The problem lay in 1875 paperwork. The state Legislature never approved a land transfer of the land to the county, Bingham said. If true, that means the county never legally got its hands on the Evergreen Cemetery property and couldn’t give it away decades later.
In that case, there was now “no quid pro quo,” Bingham said. In other words, the city doesn’t owe the county any special treatment.
So the prices for county-funded indigent burials went up. Way up. All the way to $4,400 for people who didn’t live in San Diego proper.
County officials decided to look for a cheaper rate elsewhere. And the city, which will operate the cemetery at a loss of about $300,000 this year, didn’t stop them.
Thanks to greater acceptance of cremation, the county doesn’t pay to bury as many indigent people as it used to. But officials still must deal with plenty of people who die with no one to pay for the disposal of their remains.
“It’s a necessity, unfortunately,” said Lori Bays, the county’s public administrator/public guardian, who oversees what’s now known as the Indigent Burial and Cremation Program.
These days, most of the 90-120 indigents who die in San Diego County each year are cremated, their ashes scattered at sea by companies that contract with local mortuaries.
But some people are still buried, perhaps 50 a year, including homicide victims, unidentified people and the penniless whose religions frown on cremation.
Until late 2007, the burials took place at Mt. Hope. But then the county looked elsewhere, temporarily burying the dead at National City’s La Vista Memorial Park during a bidding process.
This year, the county finalized its deal with La Vista.
Just as in the world of the living, location is everything in the land of the dead. So it’s no surprise that local pioneers created a cemetery on a hilltop overlooking the ocean.
Their graves are still here at La Vista Memorial Park, their rickety underground coffins posing a risk to the living if they happen to collapse as people walk above them.
La Vista owner Micaela Polansco is trying to restore the cemetery, which had fallen on hard times. She’s planting new landscaping, and workers are digging a new section to meet the special needs of Muslims who avoid traditional coffins.
Polansco agreed to bury the penniless dead at the cost of $2,500. She also offered to provide individual markers with names, if they’re known, and memorials noting that indigents are buried at the cemetery.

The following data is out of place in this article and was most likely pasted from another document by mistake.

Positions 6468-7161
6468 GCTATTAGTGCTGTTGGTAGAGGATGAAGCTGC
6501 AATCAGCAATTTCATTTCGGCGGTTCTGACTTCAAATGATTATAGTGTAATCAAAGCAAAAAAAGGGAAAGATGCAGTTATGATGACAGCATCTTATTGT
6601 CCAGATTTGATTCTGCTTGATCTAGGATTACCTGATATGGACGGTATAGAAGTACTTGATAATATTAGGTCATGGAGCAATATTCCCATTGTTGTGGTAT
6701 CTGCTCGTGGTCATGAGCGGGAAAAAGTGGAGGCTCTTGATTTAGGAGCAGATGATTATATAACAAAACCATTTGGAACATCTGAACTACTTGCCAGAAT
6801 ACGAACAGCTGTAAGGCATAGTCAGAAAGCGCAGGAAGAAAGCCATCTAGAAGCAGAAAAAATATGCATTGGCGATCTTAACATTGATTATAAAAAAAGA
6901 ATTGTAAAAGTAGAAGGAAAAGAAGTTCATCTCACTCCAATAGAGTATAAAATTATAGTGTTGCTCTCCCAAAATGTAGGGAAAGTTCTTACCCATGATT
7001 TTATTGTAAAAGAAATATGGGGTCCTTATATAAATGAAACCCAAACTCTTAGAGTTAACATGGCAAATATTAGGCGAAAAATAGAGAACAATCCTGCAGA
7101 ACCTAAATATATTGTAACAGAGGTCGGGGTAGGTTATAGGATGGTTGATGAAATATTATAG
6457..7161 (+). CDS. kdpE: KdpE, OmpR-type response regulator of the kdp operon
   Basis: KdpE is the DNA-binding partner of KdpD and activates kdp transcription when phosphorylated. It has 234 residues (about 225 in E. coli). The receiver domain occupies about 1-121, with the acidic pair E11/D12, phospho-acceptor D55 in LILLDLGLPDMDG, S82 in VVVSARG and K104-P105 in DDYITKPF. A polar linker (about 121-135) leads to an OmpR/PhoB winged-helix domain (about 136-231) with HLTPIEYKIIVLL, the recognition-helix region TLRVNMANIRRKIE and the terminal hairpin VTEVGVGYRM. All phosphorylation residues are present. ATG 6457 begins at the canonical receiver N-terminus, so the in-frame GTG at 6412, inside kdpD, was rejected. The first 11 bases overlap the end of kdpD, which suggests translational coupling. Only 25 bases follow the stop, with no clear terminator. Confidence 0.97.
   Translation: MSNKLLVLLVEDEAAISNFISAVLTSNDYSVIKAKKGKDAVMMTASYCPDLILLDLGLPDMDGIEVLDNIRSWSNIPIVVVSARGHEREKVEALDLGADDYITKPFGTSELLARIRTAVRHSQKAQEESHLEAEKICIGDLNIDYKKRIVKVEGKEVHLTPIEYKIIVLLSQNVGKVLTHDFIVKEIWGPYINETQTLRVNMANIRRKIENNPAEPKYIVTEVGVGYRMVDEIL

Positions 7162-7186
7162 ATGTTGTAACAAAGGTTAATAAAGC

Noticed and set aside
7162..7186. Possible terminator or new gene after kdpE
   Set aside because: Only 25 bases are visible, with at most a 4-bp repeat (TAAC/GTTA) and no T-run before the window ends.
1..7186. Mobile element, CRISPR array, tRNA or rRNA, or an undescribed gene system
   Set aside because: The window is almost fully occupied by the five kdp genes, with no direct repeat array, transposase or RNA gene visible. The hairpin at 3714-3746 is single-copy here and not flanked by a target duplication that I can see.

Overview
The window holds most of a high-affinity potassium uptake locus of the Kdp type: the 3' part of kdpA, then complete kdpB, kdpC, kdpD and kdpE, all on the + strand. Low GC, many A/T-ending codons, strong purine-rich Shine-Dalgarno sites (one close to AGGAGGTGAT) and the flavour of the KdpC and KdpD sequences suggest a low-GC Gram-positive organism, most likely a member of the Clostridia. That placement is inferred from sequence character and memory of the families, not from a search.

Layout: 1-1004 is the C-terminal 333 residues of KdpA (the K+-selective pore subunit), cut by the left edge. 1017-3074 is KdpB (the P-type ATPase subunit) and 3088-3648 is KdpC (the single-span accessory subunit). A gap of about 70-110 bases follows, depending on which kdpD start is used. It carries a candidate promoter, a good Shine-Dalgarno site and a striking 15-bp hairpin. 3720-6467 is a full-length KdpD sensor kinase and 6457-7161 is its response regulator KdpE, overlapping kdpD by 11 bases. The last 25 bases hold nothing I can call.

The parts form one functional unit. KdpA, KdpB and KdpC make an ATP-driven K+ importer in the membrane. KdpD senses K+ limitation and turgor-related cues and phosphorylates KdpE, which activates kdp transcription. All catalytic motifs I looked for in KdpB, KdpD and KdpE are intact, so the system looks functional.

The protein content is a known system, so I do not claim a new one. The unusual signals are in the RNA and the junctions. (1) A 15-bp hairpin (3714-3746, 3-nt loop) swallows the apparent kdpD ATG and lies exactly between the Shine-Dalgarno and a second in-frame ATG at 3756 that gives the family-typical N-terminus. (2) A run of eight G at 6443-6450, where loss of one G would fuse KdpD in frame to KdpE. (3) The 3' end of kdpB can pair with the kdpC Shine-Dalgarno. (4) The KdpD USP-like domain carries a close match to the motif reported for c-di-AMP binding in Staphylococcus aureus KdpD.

The county said that would be just fine.
Some indigent burials have already taken place, and there’s a temporary memorial adorned by three small American flags that says: “In loving memory/To the unknown but never forgotten/May you rest in peace.”
The dead will be remembered in another way. Former National City Councilman Luis Natividad holds annual Day of the Dead celebrations for the paupers buried at Mt. Hope, and he’ll now hold them at La Vista too.
Many of the indigent dead in San Diego are Latino, and some appear to have been undocumented immigrants.
“If your loved one came to the United States and tried to look for jobs and you never heard from them, you would assume they passed away,” Natividad said. “You don’t know if they are buried here, but it will make you feel better if someone comes over every year with flowers and incense, fruits and bread and water.”
When Natividad and others visit Mt. Hope later this year, there will be something new: a Mexican statue overlooking a cemetery section thought to hold hundreds of bodies of the penniless.
The statue, called “Our Lady of Shoes,” was a 1999 gift from the mayor of León, Mexico to San Diego Mayor Susan Golding. The city is known as the shoe capital of Mexico.
The lady, possibly intended to be the Virgin Mary, holds several shoes in her hands, including a pair of cowboy boots. Her hair features the pattern of a shoe tread.
Cemetery manager David Lugo said he thought the statue would be a “point of reference” for people who come to honor the indigent dead, pray and lay flowers. He hopes it will become the first artwork in an ongoing public art program at the cemetery.
Lugo, who stopped the practice of burying the destitute dead on top of each other, has other plans. He wants to turn the dirt-field Evergreen Cemetery into a city park, an option that the state allows for abandoned burial grounds.
Now, a hedge hides the field from the view of Mt. Hope visitors, and the cemetery uses the vacant land to store the large concrete vaults that will encase coffins under ground.
It’s not clear who, if anyone, is responsible for maintaining the graves and planting grass above them. For now, they are neglected.
But someday, if the cemetery manager’s wishes are realized, the dead may slumber under lush lawns amid the laughter of children and the crack of baseball bats.
Randy Dotinga is a San Diego-based freelance writer. Please contact him directly at email@example.com with your thoughts, ideas, personal stories or tips. Or set the tone of the debate with a letter to the editor.